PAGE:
I recommend a high quality formulation and wide-spectrum containing between 20-100 billion colony forming units (CFUs.) To get more probiotics into your diet, eat fermented foods such as sauerkraut, kimchi, miso and yogurt with active cultures. (5)
Vitamin C is a powerful antioxidant that stimulates the immune system, improves the function of arteries, suppresses inflammation, and reduces cellular oxidative stress. Recent research confirms the cardio-protective effects of Vitamin C, and its ability to reduce the odds of premature death from any cause. In a Chinese study, higher vitamin C levels were associated with 23% reduced risk of premature mortality, along with a 38% lower risk of dying of heart disease. (6)
Additionally, Vitamin C can also alleviate and prevent infections caused by bacteria, viruses and fungi. (7)
My Vitamin C dosing ranges between 1-4,000-mg; taken throughout the day (as Vitamin C has ½ life of 30-minutes.)
Quercetin is an antioxidant and anti-inflammatory flavonoid found in fruits and vegetables; it’s been shown to suppress inflammation (which contributes to heart disease,) especially when coupled with Vitamin C. It lowers levels of C-reactive protein, an inflammatory marker that when elevated is associated with heart disease and obesity. Additionally, quercetin lowers LDL cholesterol, supports artery flexibility, acts against high blood pressure, reduces blood sugar and combats obesity.
For more information on Quercetin and other Micronutrient rich foods, check out my previous article.
Melatonin is crucial for the regulation of your sleep cycle. It is an important energy hormone and potent antioxidant that plays a significant role in cancer prevention. It benefits your brain, cardiovascular and gastrointestinal health, and has been shown to boost immune function. Melatonin helps protect your mitochondria, which generate energy inside cells. (8)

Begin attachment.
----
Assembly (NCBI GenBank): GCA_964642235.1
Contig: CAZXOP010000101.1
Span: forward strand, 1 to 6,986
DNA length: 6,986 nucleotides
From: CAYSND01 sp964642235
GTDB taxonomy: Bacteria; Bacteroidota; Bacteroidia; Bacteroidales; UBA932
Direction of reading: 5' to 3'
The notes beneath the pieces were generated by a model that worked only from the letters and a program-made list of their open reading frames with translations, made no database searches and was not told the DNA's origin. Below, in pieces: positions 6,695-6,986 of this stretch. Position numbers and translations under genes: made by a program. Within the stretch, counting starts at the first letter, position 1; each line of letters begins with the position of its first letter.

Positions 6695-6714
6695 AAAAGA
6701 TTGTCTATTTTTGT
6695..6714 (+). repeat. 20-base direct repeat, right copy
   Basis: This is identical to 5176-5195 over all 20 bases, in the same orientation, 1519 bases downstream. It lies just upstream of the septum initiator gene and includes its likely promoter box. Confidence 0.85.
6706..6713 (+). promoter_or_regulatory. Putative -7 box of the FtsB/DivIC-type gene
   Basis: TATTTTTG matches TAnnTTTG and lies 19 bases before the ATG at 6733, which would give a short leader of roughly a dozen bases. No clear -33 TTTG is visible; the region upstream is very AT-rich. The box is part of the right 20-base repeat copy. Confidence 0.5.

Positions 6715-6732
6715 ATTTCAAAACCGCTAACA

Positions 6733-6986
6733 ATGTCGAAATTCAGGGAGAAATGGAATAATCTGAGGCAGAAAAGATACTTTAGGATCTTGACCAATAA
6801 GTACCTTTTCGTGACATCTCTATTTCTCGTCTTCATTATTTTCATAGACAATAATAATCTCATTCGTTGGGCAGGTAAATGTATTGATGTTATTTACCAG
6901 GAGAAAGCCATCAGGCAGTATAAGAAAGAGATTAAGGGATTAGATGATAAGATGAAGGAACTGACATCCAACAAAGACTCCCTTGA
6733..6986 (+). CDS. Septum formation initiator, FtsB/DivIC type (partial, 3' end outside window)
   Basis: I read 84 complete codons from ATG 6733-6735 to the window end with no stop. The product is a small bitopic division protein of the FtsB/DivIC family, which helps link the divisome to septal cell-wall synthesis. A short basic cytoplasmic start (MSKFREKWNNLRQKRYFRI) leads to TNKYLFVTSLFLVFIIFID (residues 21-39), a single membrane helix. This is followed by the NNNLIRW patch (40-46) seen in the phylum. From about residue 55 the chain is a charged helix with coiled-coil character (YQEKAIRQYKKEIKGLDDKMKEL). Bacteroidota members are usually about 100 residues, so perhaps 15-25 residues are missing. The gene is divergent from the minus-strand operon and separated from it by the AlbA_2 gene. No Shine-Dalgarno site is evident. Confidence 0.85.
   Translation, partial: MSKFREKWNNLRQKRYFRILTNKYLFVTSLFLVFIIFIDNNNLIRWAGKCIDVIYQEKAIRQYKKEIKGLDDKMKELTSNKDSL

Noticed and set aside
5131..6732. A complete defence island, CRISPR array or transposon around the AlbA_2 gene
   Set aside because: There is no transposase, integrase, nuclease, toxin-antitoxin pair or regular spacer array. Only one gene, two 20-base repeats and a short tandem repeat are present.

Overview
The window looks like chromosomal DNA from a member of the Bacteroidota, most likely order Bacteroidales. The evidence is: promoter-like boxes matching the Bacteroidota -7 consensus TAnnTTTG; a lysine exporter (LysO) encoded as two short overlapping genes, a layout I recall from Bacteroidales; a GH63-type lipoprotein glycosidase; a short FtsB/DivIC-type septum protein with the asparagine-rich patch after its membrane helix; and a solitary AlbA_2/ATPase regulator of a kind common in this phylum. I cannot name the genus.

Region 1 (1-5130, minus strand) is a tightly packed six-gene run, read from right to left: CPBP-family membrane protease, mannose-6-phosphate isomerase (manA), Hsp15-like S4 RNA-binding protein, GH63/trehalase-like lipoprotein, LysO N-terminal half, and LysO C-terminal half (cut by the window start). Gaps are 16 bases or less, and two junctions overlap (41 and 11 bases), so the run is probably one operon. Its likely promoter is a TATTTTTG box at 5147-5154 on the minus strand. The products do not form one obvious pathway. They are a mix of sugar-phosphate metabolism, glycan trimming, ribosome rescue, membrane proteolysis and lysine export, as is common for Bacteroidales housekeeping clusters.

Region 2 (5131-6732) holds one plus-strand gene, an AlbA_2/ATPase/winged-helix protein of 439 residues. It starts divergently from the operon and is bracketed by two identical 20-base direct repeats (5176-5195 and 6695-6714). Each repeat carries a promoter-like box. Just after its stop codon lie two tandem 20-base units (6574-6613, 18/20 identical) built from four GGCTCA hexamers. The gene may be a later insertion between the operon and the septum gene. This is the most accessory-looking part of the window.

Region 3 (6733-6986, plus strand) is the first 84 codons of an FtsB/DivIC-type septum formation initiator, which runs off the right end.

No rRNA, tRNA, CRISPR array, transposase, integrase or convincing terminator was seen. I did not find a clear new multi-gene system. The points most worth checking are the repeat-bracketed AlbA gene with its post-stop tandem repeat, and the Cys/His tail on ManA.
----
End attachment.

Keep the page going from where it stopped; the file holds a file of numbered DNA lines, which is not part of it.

Optimizing melatonin production by making sure you sleep at night is key to mitochondrial health, which directly impacts longevity and prevention of chronic health problems. Additionally, getting natural sunlight daily to help set your circadian rhythm; and avoiding bright and blue lights when the sun goes down.
Remember, supplementation is meant to fill in the gaps of a healthy, nutrient-rich diet. And, just like chiropractic, what you do consistently builds health and vitality over time. The components that make-up health are diverse and multi-faceted; and when you choose to approach your health journey holistically, you are choosing to love and invest in you. I’m doing it with you; and here to support you along the way. Love and appreciate you!
1. University of North Carolina at Chapel Hill: Prevalence of Optimal Metabolic Health in American Adults: National Health and Nutrition Examination Survey 2009-2016
2. Mercola: More Data Support Heart Healthy Benefits of Omega-3s
3. DiNicolantonio, James et. al. The Immunity Fix: Strengthen Your Immune System, Fight Off Infections, Reverse Chronic Disease and Live a Healthier Life. October 27, 2020.
4. NCBI: Magnesium
5. Natural Health 365: Probiotic
6. Natural Health 365: Vitamin C Lowers Risk of Death from Cancer and Heart Disease
7. Natural Health 365: Vitamin C Deficiency
8. Mercola: Melatonin